Tuesday, June 10, 2008

Parents!--How to Behave on the Sidelines

This post could also be titled: How Not To Look Like an Ass on the Sidelines

These recommendations work for both recreation level sports and competitive level

1) Don’t heckle or dispute the ref any more than the usual throwing up of your hands and going WHAT?? Anything more and you embarrass your spouse, your kid and the other parents. You are just showing everyone that’s it’s not about the game or the kids, it’s about YOU and how much smarter YOU are than the ref.

2) Do NOT ever tell your kid or someone elses kid what to do during the game. This includes everything from detailed instructions on what do next to even yelling: “Run” or “Go”. The only instructions kids should hear are from the coaches or his teammates. Parents and other spectators trying to tell the player what to do is extremely confusing, and to be honest, you are probably not even telling them the correct thing. You should be cheering and only yelling positive stuff: Great Job!! Nice One!! Yeay!! Etc.

3) No critiquing the play of the players during the game. Even the slightest insult, like: “Oh…Cody should have passed to Brandon” will really piss off the parents of Cody; and make you look like a jerk (since there’s a 99% chance that Brandon is your kid)

4) No bragging about your own kid (out loud, or even to your spouse) during the game…you can gloat all you want in the car or at the office or to the grandparents. No one needs to hear how awesome your little Beckham Jr. is, they are also watching the same game and they think their Freddy Adu is the real superstar of the game.

5) Do not say anything negative about individual kids on the opposing team. Their parents can hear you and even if they can’t, how does it look for a 40 year old dad to insult a strange 12 year old to make his own kid look better, pretty pathetic, huh?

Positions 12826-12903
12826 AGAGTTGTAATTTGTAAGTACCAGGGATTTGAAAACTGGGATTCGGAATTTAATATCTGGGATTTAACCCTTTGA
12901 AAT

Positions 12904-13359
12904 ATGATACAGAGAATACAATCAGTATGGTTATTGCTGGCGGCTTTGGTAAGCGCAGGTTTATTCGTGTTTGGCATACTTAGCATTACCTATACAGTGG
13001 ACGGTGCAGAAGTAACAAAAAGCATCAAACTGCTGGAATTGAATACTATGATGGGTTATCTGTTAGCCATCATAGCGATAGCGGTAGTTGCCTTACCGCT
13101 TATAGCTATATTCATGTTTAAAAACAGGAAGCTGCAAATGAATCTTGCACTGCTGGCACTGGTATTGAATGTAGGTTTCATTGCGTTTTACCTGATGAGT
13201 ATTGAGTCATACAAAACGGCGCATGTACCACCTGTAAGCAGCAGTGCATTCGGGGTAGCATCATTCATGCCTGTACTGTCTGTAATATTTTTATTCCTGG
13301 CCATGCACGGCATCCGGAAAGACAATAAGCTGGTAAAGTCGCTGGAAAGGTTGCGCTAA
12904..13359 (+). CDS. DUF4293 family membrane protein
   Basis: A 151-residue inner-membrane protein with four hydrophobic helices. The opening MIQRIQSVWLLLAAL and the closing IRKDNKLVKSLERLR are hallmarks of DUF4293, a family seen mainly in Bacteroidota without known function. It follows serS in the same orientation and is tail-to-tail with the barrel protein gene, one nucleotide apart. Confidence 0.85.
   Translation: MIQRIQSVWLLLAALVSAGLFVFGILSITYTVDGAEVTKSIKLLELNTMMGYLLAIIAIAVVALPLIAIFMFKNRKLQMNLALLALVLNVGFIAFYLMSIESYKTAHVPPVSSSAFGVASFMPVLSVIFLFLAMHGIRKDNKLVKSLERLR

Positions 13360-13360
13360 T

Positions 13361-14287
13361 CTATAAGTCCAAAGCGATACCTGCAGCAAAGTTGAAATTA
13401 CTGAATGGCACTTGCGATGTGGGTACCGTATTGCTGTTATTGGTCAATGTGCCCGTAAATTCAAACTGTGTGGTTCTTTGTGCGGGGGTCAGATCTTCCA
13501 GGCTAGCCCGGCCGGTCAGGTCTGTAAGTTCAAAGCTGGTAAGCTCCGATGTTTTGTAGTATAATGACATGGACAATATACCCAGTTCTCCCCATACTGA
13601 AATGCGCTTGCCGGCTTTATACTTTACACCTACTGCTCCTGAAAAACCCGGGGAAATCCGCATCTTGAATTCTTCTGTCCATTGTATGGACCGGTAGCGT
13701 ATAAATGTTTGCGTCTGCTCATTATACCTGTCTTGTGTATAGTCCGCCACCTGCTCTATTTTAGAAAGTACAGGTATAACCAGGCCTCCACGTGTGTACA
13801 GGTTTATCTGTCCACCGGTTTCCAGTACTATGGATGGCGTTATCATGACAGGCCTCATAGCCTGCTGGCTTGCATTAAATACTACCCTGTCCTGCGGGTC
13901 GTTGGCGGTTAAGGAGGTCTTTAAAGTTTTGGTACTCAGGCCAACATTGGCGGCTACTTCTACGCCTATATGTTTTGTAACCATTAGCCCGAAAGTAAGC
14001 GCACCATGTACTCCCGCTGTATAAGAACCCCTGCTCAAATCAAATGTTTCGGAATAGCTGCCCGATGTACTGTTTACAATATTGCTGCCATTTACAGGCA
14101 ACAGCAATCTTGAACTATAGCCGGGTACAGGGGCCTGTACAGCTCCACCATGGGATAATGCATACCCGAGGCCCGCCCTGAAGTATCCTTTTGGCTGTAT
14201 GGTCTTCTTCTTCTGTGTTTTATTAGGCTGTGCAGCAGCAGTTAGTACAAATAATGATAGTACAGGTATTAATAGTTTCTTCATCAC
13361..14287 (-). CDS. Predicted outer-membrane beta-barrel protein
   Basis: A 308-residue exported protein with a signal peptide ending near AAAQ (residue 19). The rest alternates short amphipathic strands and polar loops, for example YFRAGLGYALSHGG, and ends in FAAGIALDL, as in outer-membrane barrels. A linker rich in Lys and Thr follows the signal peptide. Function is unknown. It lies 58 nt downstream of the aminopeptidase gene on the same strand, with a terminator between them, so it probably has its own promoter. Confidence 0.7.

6) Don’t help the coach during the game unless he asks, although if you want to pick up trash after the game or put away the sports bench while he’s giving the kids the post game speech, it would probably be much appreciated.

7) Try not to cheer (or laugh) when the other team screws up. Nothing looks worse (or could really hurt a child) than you cheering when someone drops an easy fly so your son makes it to first base.

8) Don’t run out on the field if your kid gets hurt. I know it’s your first instinct, but it’s a big no-no. If it’s serious, you can meet him back at the bench when the coach carries him over.

How to be a GREAT sideline parent: do the complete opposite of the above. Your child will appreciate it. By just quietly watching the game, cheering good plays and appreciating the entire game, not just your childs achievements, you will enhance it for everyone. After the game tell your child how great s/he was and ask if s/he had fun. Nothing more. No suggestions, no asking about specific plays (unless it’s real positive like: “wow, I bet that homerun you hit felt great, huh?”). Let him know by your comments he’s awesome in your eyes no matter what.


Heidi said...

as the wife of a coach/referee and a parent at MANY children's sports games, this list is right on! I am not one of the parents mentioned above, but about half of the parents on our current team are- and it's definitely embarrassing to those of us who are not that way!

Beth at I Should Be Folding Laundry said...

This is great! They should pass this out to all parents at the beginning of every season!

Crabby McSlacker said...

Awesome list!

This is the sort of thing every parent should be able to figure out for themselves if emotions weren't involved--but so few do! It's amazing how screwed up rational adults can get when their kids are involved. And over-involved parents only end up embarrassing their kids and making them miserable, which is surely not what they intend.

WA said...

Great list! I think I may have to refer some people to it come soccer season.

baseballmom said...

LOVE. IT. We have a parent behaviour contract in our league...sad that it's necessary!

AGSoccerMom said...

Yep, I actually just finished our parent handbook with all those in it. Our Region even gives the coaches shirts that read
They Play
I coach
You Cheer
It has helped alot.